Verizon Pitches Cell Tower To Sag Harbor Village

The cupola of the Sag Harbor Village Municipal Building,

Cellphone service for Verizon customers in Sag Harbor would be improved if the Village Board approves Verizon’s request to install an antenna in the cupola of the Municipal Building.

The company has also approached the village with a request to erect a 150-foot cell tower on the same village property in the Long Pond Greenbelt that caused an uproar when it was targeted for a new impound lot for the Village Police Department in 2018.
If a tower is built on the greenbelt property, Verizon has offered to allow other cell providers to piggyback on its tower.

The company has agreed to pay $12,000 a year, with 2 percent annual increases, for the use of the cupola. It has offered to pay $26,400 a year for the greenbelt property, also with a 2 percent annual increase. The lease for both sites would run five years with options to extend either one for up to 20 more years. If additional companies added equipment to the greenbelt tower, the village would receive a percentage of that revenue.

At a February 26 work session, Mayor Kathleen Mulcahy said that if the village accepted the offers, revenue from the Municipal Building cupola would be earmarked for renovations so that the village “can keep this historic building standing.” Revenue from the greenbelt property would be earmarked for “environmental improvements,” including tree planting and water quality projects, both at that site and elsewhere in the village, the mayor said.

Police Chief Austin J. McGuire said cellular service in the village is poor and any improvements would be welcome. He told the board cell towers are designed to direct 911 to the appropriate emergency call center, which for Sag Harbor is the dispatch center at the Emergency Services Building in East Hampton. “Pretty much anyplace you call from in the village, you get the Town of Southampton,” he said. Transferring those calls takes valuable time in an emergency, he added.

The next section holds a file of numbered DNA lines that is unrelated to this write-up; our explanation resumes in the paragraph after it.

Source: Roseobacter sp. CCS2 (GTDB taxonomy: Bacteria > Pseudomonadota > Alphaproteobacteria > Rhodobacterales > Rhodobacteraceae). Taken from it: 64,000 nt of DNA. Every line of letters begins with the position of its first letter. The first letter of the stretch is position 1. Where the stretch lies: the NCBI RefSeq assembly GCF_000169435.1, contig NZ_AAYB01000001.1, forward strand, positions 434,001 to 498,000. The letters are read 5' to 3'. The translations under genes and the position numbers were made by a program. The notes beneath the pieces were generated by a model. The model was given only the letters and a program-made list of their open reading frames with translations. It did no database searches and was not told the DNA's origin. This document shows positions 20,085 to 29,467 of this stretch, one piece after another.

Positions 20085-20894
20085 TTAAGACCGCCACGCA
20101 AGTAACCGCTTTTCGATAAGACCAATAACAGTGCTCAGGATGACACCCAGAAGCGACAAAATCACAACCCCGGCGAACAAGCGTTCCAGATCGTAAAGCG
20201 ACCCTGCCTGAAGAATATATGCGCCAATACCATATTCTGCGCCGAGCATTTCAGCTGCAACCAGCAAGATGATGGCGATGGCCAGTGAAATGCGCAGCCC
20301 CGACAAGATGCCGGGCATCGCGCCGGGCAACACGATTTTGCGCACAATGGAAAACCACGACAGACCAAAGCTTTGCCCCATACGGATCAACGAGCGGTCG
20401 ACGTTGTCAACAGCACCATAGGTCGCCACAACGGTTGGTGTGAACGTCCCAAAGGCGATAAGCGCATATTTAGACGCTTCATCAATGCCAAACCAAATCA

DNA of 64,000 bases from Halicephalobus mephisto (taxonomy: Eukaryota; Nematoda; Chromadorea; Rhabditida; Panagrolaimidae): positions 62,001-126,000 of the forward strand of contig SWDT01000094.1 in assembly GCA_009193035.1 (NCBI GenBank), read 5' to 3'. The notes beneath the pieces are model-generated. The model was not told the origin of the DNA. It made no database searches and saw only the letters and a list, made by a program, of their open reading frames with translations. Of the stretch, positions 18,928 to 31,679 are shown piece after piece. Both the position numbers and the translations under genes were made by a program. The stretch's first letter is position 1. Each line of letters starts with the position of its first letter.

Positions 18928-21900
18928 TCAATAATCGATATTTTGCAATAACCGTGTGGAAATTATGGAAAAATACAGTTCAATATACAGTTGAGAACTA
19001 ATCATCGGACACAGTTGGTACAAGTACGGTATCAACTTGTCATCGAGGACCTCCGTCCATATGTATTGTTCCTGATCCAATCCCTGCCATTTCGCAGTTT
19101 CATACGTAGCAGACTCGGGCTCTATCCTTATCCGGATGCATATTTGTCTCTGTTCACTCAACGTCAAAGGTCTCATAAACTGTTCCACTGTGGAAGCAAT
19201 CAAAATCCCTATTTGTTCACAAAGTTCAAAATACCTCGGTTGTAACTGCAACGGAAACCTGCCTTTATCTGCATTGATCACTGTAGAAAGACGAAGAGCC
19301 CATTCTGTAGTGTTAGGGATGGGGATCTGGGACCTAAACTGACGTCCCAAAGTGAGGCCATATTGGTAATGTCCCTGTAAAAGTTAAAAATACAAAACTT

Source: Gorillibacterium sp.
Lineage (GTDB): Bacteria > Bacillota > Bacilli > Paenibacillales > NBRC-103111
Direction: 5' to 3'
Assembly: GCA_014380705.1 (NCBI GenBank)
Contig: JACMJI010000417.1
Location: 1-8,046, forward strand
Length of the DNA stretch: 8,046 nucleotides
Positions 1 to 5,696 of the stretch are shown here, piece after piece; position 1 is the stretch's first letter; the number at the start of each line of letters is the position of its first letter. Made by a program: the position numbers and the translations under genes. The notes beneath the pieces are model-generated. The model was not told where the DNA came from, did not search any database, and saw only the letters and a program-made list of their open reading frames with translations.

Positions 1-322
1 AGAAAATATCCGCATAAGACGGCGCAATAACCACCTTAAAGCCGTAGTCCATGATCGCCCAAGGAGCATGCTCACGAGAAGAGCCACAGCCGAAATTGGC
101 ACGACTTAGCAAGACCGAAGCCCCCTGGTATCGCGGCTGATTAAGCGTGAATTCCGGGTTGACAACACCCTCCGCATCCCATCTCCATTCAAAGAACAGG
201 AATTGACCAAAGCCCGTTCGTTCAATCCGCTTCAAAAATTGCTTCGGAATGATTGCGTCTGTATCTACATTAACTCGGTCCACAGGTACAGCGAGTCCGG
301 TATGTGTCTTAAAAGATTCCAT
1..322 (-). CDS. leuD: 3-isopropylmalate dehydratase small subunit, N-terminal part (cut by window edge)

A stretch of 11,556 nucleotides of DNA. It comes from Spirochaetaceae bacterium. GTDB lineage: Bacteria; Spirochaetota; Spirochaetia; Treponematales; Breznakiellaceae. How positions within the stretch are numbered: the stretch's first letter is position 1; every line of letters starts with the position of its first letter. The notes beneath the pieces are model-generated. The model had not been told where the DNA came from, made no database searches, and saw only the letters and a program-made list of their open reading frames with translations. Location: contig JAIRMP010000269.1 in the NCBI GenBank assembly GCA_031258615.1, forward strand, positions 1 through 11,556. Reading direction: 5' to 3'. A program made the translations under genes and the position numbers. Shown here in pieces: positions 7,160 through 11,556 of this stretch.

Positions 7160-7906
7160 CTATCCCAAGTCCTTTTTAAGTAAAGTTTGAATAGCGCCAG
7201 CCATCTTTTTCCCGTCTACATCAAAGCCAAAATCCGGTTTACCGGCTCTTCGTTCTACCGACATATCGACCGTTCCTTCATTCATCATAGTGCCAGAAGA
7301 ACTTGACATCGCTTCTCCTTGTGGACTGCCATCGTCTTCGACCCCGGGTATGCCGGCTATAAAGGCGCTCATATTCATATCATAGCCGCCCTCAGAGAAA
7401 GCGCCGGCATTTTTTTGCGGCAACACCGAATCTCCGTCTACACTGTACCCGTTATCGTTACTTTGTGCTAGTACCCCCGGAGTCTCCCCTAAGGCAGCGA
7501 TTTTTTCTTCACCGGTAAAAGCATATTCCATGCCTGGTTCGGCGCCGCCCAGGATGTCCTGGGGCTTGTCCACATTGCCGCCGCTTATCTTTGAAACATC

Trustee Aiden Corish agreed that good service has become a necessity. “People depend on cellphone service now as the first point of contact,” he said. But before proceeding, he said the village needed to find out if it was getting a good deal or not.

Trustee James Larocca agreed, saying, “We have no idea what this is worth,” and adding that when he heard the offer he thought, “That’s no money.”

Village Attorney Denise Schoen said the village was required by law to get the best deal possible for taxpayers, and the board agreed it would obtain an appraisal before moving forward.

Dai Dayton, the president of the Friends of the Long Pond Greenbelt, attended the meeting with the group’s vice president, Sandra Ferguson. Ms. Dayton told the board her group was not there to take a stand for or against the tower, but she read a statement voicing concern about continued development in the greenbelt, and citing two recent projects by PSEG Long Island.

The company last month agreed to pay approximately $29,000 for an easement to tunnel a power cable under the village property and a vernal pond in the greenbelt. It recently undertook extensive tree trimming along the power lines that run through the area.

She said her group was happy the village was now recognizing the parcel as part of the greenbelt and added it “should be accorded special attention” to protect it.

She urged the village to join Southampton Town, Suffolk County, and The Nature Conservancy, which invested millions of dollars to acquire land in the greenbelt, in doing its part to protect the area.

Trustee Thomas Gardella said the village should create a management plan for the property to delineate what the village can use and what must be protected.